9:00 AM the next day  M texted to see if we could talk about the agenda for an upcoming meeting. She was at my door 3 minutes later. She mentioned that the porch flowers needed watering every other day, so I volunteered to take turns with her, a 10 minute job at most.

11:00 AM  An email had been sent to the members from C and M. They were going to a movie that evening. "Would anyone like to come along?"  I decided I wanted an evening alone so declined the invitation.

12:00 Noon  I ran into V as my dog Buddy and I started on our noontime walk. She reminded me of the field trip to the animal rescue farm next week. Eight were already signed up to go.

4:00 PM  An email was circulated among current residents with information about caring for our new hardwood floors. Research had been done, and Bona Pro was the suggestion. J "replied all" and said he had a Bona Pro cleaner and would be glad to demonstrate it to anyone who cared to see.

7:00 PM  I got a group email from N. She had just returned from her family farm with bags of sweet corn. Anyone who wanted a few ears could stop by and get it while it was still fresh. I went down to her place, returned a trowel we had borrowed,  picked up the corn and sat and visited on her porch for a short time. T came to get corn and stayed awhile, and M came by as she took her cat for a walk.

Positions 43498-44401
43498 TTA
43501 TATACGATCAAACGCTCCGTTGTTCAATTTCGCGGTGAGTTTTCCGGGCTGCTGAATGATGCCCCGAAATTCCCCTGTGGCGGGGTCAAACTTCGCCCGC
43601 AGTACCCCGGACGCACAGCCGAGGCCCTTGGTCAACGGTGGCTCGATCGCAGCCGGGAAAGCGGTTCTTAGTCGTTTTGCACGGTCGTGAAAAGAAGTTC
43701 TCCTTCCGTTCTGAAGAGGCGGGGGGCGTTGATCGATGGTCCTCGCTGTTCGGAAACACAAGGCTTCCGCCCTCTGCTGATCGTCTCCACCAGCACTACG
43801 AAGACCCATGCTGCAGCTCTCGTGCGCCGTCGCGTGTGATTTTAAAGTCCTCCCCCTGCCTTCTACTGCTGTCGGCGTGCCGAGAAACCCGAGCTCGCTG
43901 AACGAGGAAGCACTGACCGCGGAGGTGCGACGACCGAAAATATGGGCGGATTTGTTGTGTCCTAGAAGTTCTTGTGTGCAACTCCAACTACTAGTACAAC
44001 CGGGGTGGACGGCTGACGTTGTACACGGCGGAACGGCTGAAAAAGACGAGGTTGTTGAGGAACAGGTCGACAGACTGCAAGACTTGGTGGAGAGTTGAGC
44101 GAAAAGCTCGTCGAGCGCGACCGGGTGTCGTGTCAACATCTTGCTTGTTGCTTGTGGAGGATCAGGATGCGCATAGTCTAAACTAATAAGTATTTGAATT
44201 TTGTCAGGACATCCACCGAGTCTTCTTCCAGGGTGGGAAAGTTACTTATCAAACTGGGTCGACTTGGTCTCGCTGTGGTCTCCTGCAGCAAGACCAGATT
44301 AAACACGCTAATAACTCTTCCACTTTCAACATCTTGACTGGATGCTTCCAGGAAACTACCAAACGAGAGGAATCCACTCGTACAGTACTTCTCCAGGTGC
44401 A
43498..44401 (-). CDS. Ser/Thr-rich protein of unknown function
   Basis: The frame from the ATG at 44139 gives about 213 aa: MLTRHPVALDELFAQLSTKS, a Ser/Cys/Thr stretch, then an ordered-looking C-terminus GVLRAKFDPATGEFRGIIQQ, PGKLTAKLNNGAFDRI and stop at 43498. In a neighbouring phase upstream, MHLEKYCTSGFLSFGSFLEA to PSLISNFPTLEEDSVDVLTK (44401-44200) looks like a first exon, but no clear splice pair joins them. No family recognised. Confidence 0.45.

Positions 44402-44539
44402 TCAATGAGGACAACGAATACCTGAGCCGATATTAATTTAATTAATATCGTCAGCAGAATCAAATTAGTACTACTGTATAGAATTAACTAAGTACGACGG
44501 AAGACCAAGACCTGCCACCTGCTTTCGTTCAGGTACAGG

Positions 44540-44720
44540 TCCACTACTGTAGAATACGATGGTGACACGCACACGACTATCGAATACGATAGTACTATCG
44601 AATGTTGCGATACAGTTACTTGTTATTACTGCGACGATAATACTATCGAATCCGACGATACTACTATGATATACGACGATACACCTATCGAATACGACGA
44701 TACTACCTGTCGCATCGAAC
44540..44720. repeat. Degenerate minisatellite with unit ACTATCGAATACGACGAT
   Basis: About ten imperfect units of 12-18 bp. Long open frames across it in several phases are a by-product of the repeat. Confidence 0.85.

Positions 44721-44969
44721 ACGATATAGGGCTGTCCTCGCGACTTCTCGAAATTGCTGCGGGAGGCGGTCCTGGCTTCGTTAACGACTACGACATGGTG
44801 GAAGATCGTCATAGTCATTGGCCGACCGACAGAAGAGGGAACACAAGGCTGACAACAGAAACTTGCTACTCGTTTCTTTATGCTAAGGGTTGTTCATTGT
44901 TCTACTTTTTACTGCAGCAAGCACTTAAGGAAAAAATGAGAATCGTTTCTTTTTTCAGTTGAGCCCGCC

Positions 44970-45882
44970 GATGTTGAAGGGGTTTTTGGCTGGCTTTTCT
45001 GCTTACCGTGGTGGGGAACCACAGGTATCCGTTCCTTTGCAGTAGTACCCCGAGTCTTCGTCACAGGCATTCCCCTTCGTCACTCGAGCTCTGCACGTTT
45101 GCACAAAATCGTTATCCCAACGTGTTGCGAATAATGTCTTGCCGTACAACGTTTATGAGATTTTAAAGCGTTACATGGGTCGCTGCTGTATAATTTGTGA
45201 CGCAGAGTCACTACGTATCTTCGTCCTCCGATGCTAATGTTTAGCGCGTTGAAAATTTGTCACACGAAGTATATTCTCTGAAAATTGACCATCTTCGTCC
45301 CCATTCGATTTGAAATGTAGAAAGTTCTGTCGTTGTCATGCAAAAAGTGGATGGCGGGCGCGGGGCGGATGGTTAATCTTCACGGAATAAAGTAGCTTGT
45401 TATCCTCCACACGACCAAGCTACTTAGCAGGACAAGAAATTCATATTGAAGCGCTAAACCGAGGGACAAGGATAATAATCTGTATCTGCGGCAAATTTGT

While one of the stated advantages of living at Prairie Hill is being able to share resources, it hardly seems an adequate statement. In the last 24 hours I benefited from shared concern, shared time, shared knowledge, shared tools and shared vegetables. I've never lived anywhere like that before.


Wednesday, August 1, 2018

Our First OPEN HOUSE: A Success!!

Prairie Hill was a happening place last Sunday, with cars backed up on Miller Avenue from both directions! We had a cheerful and interested crowd going through all the buildings here and on up to the garden. Our best count on visitors is more than 350, for that many plates were used, and some folks didn't even get to eat since the food ran out! We were excited and gratified at the turnout.

We offered three different kinds of tours: a site tour explaining the outdoor sustainability features, a tour focusing on community, and one on green building practices used here. Above is Annie Tucker leading the community tour.

 The kids room was a popular spot for children of all ages. Above is Donna Rupp captivating a couple.

And there were even younger folks.

There was music too. This  picture shows our living room full of singers.

And fiddling.

The Yahoo Drummers livened the upper site all afternoon on the porch of the stacked flat.

And there was food! Lots of it.

Some of the food came from the Prairie Hill Garden.

All in all, we're really pleased with this first open house. We learned a lot, and plan to offer open houses on a less grand scale frequently now. Our first Information Meeting of the month will be this coming Saturday afternoon (August 4) at 1:00, and will be followed by a tour of the site.  Spread the word!